6. The method according to claim 1 wherein the solvent is selected from the group consisting of glycolethers, diglycolethers, benzyl alcohol and mixtures thereof.
7. The method according to claim 1 wherein the concentrated alkaline stripper solution comprises an alkaline agent selected from the group consisting of alkali metal hydroxide, alkali metal carbonate, and alkali metal metasilicate.
8. The method according to claim 1 wherein the concentrated alkaline stripper solution further comprises 0.1-3% by weight of a nonionic surfactant as a wetting agent.
9. The method according to claim 8 wherein the nonionic surfactant is selected from the group consisting of C6-C20 phenol-ethylene oxide condensates, the condensation products of linear or branched aliphatic C8-C20 primary or secondary alcohols with ethylene oxide and propylene oxide groups, capped condensation products of linear or branched aliphatic C8-C20 primary or secondary alcohols with ethylene oxide and propylene oxide groups, and products made by condensation of ethylene oxide with the reaction products of propylene oxide and ethylene diamine.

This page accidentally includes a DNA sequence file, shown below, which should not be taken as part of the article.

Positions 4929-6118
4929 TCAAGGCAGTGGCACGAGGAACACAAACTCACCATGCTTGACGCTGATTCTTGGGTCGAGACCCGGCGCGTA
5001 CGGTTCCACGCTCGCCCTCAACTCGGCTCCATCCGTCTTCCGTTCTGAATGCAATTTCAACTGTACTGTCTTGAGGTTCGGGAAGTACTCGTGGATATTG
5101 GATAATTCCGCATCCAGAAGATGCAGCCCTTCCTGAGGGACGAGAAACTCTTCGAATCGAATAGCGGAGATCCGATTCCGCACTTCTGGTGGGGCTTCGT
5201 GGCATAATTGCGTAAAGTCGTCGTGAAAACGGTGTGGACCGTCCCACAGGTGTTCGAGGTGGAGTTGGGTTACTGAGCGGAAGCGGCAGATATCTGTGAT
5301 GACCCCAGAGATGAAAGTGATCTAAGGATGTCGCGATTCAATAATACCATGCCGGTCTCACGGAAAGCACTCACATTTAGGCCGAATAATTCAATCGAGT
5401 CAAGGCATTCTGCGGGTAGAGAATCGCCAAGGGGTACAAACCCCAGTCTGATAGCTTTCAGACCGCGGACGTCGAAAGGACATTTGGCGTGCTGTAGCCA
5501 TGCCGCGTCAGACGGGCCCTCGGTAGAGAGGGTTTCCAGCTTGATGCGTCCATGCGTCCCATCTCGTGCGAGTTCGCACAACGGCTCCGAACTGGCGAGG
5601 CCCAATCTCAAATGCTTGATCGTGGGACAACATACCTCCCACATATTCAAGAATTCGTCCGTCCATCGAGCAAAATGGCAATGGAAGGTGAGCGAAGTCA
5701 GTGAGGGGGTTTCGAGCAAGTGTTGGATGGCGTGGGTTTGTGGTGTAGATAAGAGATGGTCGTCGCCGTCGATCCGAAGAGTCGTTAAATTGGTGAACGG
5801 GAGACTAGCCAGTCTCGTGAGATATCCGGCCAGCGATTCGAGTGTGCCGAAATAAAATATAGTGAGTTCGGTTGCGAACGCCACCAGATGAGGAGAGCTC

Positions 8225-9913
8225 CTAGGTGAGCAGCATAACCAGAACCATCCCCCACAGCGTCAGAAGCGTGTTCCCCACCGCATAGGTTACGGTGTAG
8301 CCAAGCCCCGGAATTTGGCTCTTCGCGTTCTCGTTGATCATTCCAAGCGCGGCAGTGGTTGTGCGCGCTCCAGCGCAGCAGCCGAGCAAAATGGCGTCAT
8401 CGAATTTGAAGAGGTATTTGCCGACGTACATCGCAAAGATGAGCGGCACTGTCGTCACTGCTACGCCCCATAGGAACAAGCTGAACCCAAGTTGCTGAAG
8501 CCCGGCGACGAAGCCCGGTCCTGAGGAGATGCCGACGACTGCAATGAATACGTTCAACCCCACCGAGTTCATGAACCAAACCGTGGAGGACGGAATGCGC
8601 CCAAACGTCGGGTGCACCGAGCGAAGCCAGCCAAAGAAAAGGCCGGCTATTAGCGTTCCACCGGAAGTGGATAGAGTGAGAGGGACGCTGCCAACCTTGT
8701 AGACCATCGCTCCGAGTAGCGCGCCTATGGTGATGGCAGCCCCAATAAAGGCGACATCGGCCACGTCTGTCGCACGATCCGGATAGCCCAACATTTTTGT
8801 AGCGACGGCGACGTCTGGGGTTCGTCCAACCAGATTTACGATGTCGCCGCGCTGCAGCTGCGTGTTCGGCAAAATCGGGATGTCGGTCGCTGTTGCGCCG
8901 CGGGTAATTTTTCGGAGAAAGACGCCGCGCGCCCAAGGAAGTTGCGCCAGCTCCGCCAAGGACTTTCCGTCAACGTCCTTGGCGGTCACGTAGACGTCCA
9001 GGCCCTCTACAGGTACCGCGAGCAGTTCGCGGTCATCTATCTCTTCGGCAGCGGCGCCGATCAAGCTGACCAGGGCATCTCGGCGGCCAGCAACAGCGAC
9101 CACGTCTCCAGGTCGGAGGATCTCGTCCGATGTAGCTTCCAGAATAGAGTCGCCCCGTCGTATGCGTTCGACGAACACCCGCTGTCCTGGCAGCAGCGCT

10. The method according to claim 1 wherein the concentrated alkaline stripper solution further comprises at least 10% by weight of an amine.
11. The method according to claim 10 wherein the amine is selected from the group consisting of ammonia, monoethanolamine, diethanolamine, triethanolamine, ethylene diamine and mixtures thereof.
12. The method according to claim 1 wherein the concentrated alkaline stripper solution further comprises 0.1-5% by weight of a builder material.
13. The method according to claim 1 wherein the contact time used in step (b) is in the range of 5-15 seconds.
14. The method according to claim 1 wherein the scrubbing device used in step (c) is a rotatable brush or pad.
15. The method according to claim 1 wherein during step (c) the concentrated alkaline stripper solution is diluted with water such that the diluted solution obtained contains less that 30% by weight of the concentrated solution.
Description
FIELD OF THE INVENTION

The present invention relates to a method for removing a polymer film from a floor surface. In particular, the invention relates to a method for stripping the polymer film from the floor surface, wherein a stripper formulation containing a solvent is applied. The invention also relates to a machine especially adapted for carrying out the method of the invention.

BACKGROUND OF THE INVENTION